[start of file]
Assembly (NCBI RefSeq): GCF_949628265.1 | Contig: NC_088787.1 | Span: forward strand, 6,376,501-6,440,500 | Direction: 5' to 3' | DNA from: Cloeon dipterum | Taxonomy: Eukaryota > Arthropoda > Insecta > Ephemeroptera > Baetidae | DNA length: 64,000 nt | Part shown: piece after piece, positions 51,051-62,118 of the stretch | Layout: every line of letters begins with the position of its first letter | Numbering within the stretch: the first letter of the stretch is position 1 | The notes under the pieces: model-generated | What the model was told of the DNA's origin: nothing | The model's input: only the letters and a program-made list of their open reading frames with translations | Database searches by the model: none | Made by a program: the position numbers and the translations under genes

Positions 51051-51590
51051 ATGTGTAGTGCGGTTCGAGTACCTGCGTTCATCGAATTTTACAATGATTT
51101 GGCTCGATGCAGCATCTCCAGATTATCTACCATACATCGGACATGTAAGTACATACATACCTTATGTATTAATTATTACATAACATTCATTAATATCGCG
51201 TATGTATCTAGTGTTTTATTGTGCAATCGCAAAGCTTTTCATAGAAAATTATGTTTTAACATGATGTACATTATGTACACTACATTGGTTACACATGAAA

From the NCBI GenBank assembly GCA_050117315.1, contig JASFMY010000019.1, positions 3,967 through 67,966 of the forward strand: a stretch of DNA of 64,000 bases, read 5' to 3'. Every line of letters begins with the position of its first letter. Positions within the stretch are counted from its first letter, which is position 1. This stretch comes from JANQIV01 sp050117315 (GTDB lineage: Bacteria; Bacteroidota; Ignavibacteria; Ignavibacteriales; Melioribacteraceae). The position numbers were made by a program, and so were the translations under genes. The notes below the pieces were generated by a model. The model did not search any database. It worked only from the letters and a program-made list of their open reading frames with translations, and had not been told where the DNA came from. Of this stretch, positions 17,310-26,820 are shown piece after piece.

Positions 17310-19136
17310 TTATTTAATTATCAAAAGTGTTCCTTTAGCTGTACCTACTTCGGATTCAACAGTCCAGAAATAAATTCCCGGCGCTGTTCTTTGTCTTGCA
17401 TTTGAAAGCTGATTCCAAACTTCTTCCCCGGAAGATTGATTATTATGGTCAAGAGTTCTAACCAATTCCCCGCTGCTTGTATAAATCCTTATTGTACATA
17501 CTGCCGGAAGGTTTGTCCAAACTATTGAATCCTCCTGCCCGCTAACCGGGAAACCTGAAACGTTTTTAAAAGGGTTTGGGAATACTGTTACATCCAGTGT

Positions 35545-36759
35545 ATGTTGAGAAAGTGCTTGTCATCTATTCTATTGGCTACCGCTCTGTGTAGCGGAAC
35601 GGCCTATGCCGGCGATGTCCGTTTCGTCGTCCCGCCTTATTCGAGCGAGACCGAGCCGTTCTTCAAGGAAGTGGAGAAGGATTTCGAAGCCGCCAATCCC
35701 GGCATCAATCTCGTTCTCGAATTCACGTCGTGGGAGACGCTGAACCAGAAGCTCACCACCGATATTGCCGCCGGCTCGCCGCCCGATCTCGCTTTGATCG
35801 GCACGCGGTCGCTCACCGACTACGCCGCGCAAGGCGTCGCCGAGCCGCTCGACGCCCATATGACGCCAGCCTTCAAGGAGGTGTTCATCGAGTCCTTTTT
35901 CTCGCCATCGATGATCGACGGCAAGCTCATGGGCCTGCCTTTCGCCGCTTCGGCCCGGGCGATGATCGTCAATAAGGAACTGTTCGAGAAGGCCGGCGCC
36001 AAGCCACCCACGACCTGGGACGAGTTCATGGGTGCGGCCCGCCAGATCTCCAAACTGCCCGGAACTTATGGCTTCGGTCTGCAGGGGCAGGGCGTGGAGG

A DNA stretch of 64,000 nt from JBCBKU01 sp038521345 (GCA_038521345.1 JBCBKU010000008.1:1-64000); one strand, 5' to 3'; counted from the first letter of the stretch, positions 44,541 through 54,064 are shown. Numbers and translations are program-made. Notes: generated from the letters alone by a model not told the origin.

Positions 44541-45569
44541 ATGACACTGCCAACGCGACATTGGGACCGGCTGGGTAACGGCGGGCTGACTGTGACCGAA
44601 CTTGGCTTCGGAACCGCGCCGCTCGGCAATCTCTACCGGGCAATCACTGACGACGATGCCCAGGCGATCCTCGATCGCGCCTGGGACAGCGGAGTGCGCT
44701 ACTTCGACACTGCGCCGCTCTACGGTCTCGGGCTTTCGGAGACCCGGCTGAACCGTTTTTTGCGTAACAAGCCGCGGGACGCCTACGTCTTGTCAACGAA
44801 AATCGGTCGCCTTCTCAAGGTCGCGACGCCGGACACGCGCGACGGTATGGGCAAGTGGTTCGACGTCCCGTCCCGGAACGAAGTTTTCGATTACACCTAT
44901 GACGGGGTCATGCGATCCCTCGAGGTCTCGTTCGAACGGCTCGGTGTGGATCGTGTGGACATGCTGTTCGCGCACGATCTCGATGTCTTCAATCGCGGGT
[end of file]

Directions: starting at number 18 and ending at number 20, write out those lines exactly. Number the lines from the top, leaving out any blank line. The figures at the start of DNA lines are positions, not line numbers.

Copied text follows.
A DNA stretch of 64,000 nt from JBCBKU01 sp038521345 (GCA_038521345.1 JBCBKU010000008.1:1-64000); one strand, 5' to 3'; counted from the first letter of the stretch, positions 44,541 through 54,064 are shown. Numbers and translations are program-made. Notes: generated from the letters alone by a model not told the origin.

Positions 44541-45569
44541 ATGACACTGCCAACGCGACATTGGGACCGGCTGGGTAACGGCGGGCTGACTGTGACCGAA